Finally, can one think of a starker contrast to Donald Trump’s narcissistic laziness than John McCain’s selfless heroism? Just by living, McCain reminds Americans of what a leader can do and be, and that they don’t have to settle for the low standards set by our current president.
McCain is almost free, free from a life of expectations, the burdens of torture and also much joy. But he will not go quietly. Once again, he will lead by example and show us the way it can be done.
It didn’t take long for the first updated block of downtown Twin Falls to return to hustle and bustle once crews removed the traffic cones and dignitaries cut a shiny red ribbon.
Between Shoshone and Gooding streets, Main Avenue was packed Thursday with cars, shoppers and folks enjoying a beverage or bite to eat al fresco on the new super-wide, brick-lined sidewalks in front of O’Dunken’s Draught House, Slice Pizza, Twin Falls Sandwich Co. and Guppies Hot Rod Grille. Leaves from the newly planted trees whistled in a summer breeze. A man walked his dog. Two young women loaded shopping bags into their car. They backed out of their parking space, and a moment later another car took the spot — the only one that wasn’t already filled.
Yes, it’s back to business, and then some.
Completing the first block is a significant accomplishment in the summer-long downtown remodel. The $6.4 million Urban Renewal Agency streets project is part of a larger renovation that includes a new city hall and police station — all told, the largest, most expensive and visually striking remake of downtown in decades.
For now, this one block is only an island in a sea of construction. Apart from this one block, the old sidewalks remain open, but big barriers at both ends of Main still block traffic as crews work outward, jackhammering away old roadway and sidewalks to make way for a flawless ribbon of concrete, brickwork, trees, benches, lampposts, signs and a new subterranean network of water pipes and electrical wires.
But, finally, we have a glimpse of what Main Avenue will look like once the full project is expected to finish, later in the fall.
And it looks pretty cool.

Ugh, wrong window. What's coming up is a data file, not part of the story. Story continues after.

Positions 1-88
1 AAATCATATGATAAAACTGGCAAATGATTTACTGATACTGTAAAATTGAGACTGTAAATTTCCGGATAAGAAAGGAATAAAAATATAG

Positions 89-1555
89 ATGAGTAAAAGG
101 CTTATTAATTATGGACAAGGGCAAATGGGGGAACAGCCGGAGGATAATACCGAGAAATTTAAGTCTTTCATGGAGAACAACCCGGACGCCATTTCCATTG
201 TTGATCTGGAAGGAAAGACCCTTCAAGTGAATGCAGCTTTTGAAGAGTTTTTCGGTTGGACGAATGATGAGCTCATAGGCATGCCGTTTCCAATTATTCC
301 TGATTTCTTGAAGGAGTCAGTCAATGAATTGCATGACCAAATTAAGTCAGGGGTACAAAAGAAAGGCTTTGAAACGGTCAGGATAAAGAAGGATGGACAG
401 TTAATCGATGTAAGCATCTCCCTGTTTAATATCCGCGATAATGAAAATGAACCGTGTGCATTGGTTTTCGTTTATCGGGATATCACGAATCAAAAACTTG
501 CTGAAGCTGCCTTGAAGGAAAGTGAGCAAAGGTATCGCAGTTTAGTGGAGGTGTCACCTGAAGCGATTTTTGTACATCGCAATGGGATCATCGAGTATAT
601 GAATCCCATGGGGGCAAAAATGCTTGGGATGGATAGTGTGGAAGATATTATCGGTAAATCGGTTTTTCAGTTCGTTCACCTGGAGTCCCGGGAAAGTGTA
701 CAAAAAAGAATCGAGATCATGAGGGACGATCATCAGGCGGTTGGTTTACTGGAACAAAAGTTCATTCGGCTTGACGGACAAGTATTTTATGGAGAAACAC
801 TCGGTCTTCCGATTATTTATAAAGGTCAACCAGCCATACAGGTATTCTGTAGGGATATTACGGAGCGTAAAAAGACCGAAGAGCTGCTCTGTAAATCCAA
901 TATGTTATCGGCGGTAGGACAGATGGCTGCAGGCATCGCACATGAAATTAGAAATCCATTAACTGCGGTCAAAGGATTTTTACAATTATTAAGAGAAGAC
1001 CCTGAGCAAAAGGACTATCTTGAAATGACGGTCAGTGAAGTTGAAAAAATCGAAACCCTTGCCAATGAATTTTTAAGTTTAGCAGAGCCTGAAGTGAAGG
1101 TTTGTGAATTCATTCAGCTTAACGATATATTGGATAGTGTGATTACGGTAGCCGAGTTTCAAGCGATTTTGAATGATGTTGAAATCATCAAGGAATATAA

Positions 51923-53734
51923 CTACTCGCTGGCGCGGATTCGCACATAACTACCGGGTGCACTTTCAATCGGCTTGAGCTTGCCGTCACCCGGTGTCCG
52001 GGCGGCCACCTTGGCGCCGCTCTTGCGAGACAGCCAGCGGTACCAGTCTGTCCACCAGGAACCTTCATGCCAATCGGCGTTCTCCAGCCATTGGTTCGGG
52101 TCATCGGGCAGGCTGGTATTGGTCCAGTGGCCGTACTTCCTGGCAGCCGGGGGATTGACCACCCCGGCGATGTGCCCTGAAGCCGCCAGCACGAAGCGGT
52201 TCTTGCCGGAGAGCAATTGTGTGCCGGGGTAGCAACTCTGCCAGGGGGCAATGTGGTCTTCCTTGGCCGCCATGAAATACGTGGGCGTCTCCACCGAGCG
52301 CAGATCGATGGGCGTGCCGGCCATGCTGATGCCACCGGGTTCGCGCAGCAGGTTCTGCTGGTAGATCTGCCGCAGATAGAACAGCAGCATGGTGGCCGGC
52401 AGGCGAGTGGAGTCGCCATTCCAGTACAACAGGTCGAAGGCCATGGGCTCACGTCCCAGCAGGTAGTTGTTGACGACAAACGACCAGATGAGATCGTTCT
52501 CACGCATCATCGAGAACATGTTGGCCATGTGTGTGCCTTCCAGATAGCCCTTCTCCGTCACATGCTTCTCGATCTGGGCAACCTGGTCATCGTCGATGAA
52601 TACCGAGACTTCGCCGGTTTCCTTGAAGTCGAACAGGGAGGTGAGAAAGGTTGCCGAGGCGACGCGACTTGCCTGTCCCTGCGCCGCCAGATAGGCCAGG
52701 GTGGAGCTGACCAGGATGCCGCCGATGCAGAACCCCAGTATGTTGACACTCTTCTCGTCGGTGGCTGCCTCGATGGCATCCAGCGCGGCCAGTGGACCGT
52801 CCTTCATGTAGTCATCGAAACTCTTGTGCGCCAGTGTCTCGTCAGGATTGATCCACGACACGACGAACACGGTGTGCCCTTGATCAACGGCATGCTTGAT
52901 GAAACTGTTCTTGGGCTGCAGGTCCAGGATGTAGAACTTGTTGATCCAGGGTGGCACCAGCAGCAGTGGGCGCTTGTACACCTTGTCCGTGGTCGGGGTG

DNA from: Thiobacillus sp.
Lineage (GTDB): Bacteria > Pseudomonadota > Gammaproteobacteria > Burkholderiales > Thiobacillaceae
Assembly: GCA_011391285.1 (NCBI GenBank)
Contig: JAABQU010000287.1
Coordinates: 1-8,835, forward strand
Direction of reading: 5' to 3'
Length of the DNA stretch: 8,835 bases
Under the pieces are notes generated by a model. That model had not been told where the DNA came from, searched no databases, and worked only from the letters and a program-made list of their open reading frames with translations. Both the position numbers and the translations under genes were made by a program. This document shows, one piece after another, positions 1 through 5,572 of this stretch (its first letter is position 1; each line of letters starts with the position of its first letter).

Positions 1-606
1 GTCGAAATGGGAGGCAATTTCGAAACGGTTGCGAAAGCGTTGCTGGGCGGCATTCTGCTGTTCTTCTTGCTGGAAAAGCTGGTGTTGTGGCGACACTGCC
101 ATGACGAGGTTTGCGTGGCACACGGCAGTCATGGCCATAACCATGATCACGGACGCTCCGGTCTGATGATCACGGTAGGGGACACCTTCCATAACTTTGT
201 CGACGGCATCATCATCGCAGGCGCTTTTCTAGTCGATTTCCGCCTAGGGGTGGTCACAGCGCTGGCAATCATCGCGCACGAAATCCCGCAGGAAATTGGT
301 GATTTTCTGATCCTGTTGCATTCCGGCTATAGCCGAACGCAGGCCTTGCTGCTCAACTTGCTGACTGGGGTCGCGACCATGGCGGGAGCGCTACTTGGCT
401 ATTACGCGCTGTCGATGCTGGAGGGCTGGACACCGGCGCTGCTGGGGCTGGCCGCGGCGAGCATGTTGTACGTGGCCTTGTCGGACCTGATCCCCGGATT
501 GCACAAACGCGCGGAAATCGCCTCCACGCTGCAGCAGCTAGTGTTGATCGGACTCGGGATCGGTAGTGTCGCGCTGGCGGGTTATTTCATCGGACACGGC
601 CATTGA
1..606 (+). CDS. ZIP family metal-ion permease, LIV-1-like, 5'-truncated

Most striking are those wide sidewalks, with plenty of room for pedestrians moving both directions and for businesses to move dining tables and umbrellas street-side. The sidewalks alone are going to give downtown a much different vibe during community festivals.
The one-block opening is also a metaphorical light at the end of the tunnel for the businesses whose storefronts are still being blocked by construction. If anybody is worried people who’ve been avoiding downtown during construction won’t return, think otherwise.
Now is also a good time to remember all the businesses whose sections of Main are still under a cloud of construction dust. Parking is plentiful in the lots behind these shops, accessible via the Second avenues. Some businesses are offering specials and deals during the construction. All would appreciate your business.
Thankfully, most businesses aren’t complaining. Sales at Rudy’s — A Cook’s Paradise were actually up while its storefront was blocked. Other business owners say they can’t wait until the project is finished.
Progress tends to beget progress, and if the first block is any indication, downtown Twin Falls has a bright future.
We read with interest your summary of the public hearing on re-zoning 10 acres close to the canyon between Harrison and Fillmore streets from R-1 to R-6, but we think the issue still needs to be clarified as it was not fully discussed at the City Council meeting.
Access from this property to Pole Line Road is limited. The property would be connected to Fillmore Street via Canyon Falls Road (currently a bike path). No matter how this is developed, traffic will increase on Fillmore. Everyone understands this and agrees that the property should be developed, and that traffic will increase.
All the Breckenridge residents are asking is that the property not be zoned for the highest population density allowed by Twin Falls zoning (R-6). The Planning and Zoning Commission unanimously recommended a designation of R-4, which allows for a less dense residential development.
The reason for this recommendation is that traffic already backs up from the roundabout by the Visitors Center to Zions Bank at certain times of the day. Overloading roads that are already close to capacity with the highest density residential development is a bad idea, and one that cannot be reversed.
We hope that the City Council will take the time to consider the traffic situation, ask questions about the maximum number of residential units allowed under each zoning class, and objectively decide the appropriate zoning based on these facts before overruling its own Planning and Zoning Commission.
President, Breckenridge Place HOA